It's not the mode, it's the aperture. What you want is called a "narrow depth of field". Depth of field is controlled by three factors: focusing distance, lens focal length, and lens aperture. For portrait work you probably want a focal length in the 50-100mm range and an aperture as large (smaller f/number) as you can get.

How you get the large aperture is up to you. Probably the easiest is to select Aperture-priority mode and crank it as far as it goes.

I encourage you to experiment with it. If you can't get another person to help you, just put an object where you'd prefer to have a head. Use different apertures, and different focal lengths (moving closer or farther to compensate). It's not as if you're paying money for film and processing, after all.

Apr 21, 2010 | Olympus EVOLT E-500 Digital Camera

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Have a Panasonic FZ50. Puchased a Tokina 3x Telephoto today. Screwed the Telephoto on with the correct adapter ring.Changed the Menu setting to Tele. Go to take a Photo and i can only get the conversion...

Most add on lenses are designed to be used at a certain focal length, a zoom should be used (is most effective) when you are completely zoomed out, (really why would you add a zoom lens then not zoom all the way) a wide angle lens should be used with the zoom all the way in (cause your getting the widest angles). As far as quality, you really shouldn't have an issue except you may get black edges depending on how big the end of your lens is. Good luck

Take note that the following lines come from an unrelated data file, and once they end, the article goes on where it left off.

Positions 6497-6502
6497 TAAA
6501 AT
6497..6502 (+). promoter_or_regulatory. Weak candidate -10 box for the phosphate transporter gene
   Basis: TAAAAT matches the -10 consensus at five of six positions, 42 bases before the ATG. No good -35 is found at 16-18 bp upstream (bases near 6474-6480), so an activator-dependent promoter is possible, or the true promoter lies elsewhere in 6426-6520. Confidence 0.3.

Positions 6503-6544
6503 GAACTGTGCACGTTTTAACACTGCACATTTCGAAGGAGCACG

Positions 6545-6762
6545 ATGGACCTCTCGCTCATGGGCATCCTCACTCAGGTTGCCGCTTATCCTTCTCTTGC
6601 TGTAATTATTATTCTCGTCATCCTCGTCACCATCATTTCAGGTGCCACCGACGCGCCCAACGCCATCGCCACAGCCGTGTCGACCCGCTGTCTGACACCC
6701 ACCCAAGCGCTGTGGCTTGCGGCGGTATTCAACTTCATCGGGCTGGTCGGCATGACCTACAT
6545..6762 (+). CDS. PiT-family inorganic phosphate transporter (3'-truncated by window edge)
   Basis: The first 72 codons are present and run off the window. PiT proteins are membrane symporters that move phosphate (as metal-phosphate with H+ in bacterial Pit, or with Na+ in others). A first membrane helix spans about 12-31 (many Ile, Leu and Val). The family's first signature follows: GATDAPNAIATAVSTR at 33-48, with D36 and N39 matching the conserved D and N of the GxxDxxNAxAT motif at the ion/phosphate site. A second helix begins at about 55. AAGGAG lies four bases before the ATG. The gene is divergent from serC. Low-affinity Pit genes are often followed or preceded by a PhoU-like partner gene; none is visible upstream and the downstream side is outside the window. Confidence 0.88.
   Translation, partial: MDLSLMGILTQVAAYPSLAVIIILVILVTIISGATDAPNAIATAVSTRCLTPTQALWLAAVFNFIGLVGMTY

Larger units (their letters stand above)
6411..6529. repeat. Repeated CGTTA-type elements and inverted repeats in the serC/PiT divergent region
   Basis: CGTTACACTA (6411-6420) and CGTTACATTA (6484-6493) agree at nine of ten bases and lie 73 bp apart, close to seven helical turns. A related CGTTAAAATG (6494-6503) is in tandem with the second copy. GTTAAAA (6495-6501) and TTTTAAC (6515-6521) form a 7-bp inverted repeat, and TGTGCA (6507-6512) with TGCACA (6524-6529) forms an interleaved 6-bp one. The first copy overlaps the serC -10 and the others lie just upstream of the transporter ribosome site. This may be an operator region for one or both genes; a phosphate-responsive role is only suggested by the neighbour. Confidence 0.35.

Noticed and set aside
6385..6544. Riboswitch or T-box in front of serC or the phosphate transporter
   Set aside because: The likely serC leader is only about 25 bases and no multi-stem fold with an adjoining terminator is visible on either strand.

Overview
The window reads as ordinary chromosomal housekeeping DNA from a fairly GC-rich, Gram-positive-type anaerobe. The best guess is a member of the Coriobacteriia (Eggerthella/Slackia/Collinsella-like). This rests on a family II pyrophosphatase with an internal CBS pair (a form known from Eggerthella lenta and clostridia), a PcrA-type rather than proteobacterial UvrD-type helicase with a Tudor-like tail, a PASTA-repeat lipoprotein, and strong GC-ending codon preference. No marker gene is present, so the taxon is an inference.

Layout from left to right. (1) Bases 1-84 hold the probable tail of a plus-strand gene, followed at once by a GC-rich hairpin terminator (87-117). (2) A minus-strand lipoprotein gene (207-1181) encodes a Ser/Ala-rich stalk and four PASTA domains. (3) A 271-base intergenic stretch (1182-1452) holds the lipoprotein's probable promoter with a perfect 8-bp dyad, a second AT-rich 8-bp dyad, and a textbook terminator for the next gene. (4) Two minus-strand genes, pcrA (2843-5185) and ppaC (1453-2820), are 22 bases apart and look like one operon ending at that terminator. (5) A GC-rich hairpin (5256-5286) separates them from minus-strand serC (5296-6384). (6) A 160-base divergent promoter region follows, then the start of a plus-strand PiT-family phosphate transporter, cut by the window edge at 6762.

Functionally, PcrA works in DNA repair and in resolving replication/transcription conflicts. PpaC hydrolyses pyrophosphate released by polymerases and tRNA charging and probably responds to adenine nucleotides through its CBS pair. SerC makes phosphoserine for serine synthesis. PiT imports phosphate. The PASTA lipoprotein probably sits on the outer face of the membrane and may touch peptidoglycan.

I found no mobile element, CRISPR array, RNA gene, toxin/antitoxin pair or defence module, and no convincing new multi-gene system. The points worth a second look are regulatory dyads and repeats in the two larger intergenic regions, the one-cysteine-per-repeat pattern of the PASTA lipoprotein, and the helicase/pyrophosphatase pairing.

Mar 03, 2009 | Panasonic Lumix DMC-FZ50K Digital Camera

1 Answer

I am trying to take pictures of pennies and I can't get the camera to focus and get a clear picture. Do you have any ideas?

All cameras have a minimum focal length. That is the minimum distance they have to be from an object in order to focus clearly. If you have a digital camera with changeable lenses, that minimum focal length is determined by the lens and how it is constructed. If you have a fixed lens digital camera then the manual should tell you what the minimum focal length is.

One other thing to keep in mind is that on most fixed lens digital cameras, there is what is called a macro setting. If you switch to macro mode, it will allow you to get closer to the object and still get a good focus. Your manual should tell you how to turn on that mode.

Dec 31, 2008 | Digital Cameras

1 Answer

Image Properties shown....

1: bias means voltage a neg or plus I assume the plus means more exposure.
2: focal length in feet ..if not using auto-focus
3: 4.6 feet
4: digital zoom is something I would never mess with but 3072/3072 sounds like a 3 megapixal square.
5: yes set the exposure to a fast shutter or bias in your case like - 3
6: why sure and quite a few pics in 1 minute with the right camera.

May 10, 2008 | Digital Cameras

1 Answer

S70 Macro Focus Problem?

The macro is good at 4cm at wide angle, 8inches at full telephoto(different distances for any focal length in between). I read that someplace in the manual, I believe.

Sep 11, 2005 | Sony Cyber-Shot DSC-S70 Digital Camera

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Blurred background

In general, a digicam like the fz15 uses such small lenses (true focal length, not 35mm equivalent) and sensors that they have greater depth of field than a DSLR will have. The only way to really reduce it is to use f/2.8 and full zoom. Also it's reduced the closer the subject is to the lens.

Sep 07, 2005 | Panasonic Lumix DMC-FZ15 Digital Camera